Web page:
As COVID-19 cases rise, war over face mask requirements brews in Pima County
Tucson business community, which is just trying to survive, has been caught up in the confusion
TUCSON, Ariz. (KOLD News 13) - Arizona saw an 8% uptick in CVODI-19 cases last week.
So much so, Dr. Cara Christ, the director of the Arizona Department of Health Services, scheduled a series of interviews to remind people to mask up.
Whether that call will be heeded is still uncertain because of the confusion created in recent weeks over the efficacy of mask wearing.
“What’s the level of mask wearing you need," asked Pima County Health Director Dr. Theresa Cullen. “Really we need to be at about 90%.”
But at this point, the county’s health department doesn’t know how many people are wearing masks.
The county tries to estimate usage based on complaints that flow into its tip line, but that is far from accurate.
“That’s not a very scientific way to track how many people are wearing masks,” Cullen said. “We just don’t know.”
Caught up in the confusion is Tucson’s business community which is trying to survive, like the Tucson Dragway.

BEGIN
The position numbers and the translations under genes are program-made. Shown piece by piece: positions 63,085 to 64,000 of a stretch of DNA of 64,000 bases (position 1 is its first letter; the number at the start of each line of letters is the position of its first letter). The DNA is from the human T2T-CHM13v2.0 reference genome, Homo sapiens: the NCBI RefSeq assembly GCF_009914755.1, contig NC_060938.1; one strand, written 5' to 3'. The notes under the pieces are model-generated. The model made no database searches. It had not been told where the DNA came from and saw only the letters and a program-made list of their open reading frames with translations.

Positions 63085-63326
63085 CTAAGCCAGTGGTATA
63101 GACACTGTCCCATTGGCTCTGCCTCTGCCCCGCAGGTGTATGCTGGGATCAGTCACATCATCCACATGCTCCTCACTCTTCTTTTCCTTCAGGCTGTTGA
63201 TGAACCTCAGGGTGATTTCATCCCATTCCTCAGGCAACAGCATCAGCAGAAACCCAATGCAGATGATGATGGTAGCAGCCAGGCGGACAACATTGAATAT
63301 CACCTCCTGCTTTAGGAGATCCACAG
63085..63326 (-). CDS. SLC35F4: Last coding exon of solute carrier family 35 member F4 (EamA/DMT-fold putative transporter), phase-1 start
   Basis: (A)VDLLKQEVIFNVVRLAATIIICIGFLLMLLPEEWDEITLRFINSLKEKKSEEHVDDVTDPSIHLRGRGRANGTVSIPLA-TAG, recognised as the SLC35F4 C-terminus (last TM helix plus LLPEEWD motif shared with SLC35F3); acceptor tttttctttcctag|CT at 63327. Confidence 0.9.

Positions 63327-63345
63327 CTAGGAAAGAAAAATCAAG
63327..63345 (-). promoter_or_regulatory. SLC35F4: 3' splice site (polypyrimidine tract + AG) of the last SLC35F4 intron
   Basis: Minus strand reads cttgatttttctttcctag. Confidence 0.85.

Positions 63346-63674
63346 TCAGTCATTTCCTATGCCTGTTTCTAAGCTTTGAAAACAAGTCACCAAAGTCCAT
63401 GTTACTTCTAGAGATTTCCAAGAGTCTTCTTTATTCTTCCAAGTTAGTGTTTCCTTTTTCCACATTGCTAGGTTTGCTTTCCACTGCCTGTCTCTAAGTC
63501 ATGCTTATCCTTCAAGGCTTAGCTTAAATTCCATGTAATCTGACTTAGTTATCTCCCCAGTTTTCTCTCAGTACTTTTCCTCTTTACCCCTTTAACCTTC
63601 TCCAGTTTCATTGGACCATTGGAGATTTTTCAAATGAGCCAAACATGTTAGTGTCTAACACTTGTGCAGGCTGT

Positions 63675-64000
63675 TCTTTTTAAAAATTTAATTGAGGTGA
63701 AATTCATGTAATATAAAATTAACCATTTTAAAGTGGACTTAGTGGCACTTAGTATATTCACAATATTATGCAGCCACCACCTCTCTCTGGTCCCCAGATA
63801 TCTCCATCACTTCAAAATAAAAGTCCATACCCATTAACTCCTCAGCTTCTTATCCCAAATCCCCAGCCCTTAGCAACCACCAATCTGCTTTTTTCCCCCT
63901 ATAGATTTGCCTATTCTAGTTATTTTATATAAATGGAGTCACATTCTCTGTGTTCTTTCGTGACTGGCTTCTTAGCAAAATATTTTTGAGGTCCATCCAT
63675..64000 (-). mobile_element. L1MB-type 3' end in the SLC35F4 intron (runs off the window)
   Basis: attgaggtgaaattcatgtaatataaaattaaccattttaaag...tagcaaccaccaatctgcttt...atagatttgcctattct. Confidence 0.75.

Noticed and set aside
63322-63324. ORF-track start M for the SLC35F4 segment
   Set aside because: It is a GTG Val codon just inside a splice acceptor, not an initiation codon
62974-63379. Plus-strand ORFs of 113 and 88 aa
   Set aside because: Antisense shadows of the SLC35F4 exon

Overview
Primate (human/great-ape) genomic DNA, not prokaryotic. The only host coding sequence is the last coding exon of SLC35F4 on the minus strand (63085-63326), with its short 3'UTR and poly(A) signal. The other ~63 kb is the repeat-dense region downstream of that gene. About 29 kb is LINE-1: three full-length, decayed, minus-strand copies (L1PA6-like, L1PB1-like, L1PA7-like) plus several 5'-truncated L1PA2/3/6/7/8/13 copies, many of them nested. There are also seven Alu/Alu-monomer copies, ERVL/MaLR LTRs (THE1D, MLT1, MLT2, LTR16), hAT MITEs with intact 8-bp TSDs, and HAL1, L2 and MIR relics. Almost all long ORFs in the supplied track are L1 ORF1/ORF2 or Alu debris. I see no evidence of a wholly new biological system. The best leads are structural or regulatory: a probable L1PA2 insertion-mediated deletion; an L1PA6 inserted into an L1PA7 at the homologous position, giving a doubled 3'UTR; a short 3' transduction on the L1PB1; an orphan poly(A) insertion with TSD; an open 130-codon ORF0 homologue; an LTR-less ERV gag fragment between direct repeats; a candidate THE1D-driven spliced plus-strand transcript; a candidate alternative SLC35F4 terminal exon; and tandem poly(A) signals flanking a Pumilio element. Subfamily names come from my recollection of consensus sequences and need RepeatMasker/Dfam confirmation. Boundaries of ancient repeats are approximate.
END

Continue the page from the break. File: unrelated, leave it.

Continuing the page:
Located on Pima County property at the fairgrounds, the dragway has twice been turned down for a permit to have a Rolling Thunder event at the facility.
It’s estimated the event would draw 2,400 fans even though the facility is large enough to accommodate up to 10,000, according to county spacing rules for large events.
“We have tried to jump through every hoop that we’ve been asked to,” said Matt DeYoung, manager of the Tucson Dragway. “We’re trying our best.”
According to a recent letter by the county health department, the plans for the event leaned towards those who seek mask exemptions rather than requiring everyone to mask up.
DeYoung said everyone is required to wear a mask but some people say they are medically exempted. The county rules say he can’t ask why.
“If someone says ‘medically, I can’t wear a mask’, then we can’t ignore that,” he said. “That’s a very fine line we don’t want to walk.”
“Our goal at the county is to get businesses reopened, to get events there but obviously to do it in a safe public health manner,” Cullen said. “And it’s a difficult balance.”
Pima County has approved 101 events at the fairgrounds since it recently set up rules and guidelines for gatherings that exceed 50 people.
DeYoung’s is the only permit that has been turned down.
He said his one event would have generated enough money that he could pay his employees and stay in business for another four months, getting him past the first of the year and giving his workers a paycheck during the holidays.
“Our racers, our fans understand if they don’t help participate in this whole stretch. we won’t have a track to go to,” he said. “And that’s what we want to make sure doesn’t happen.”
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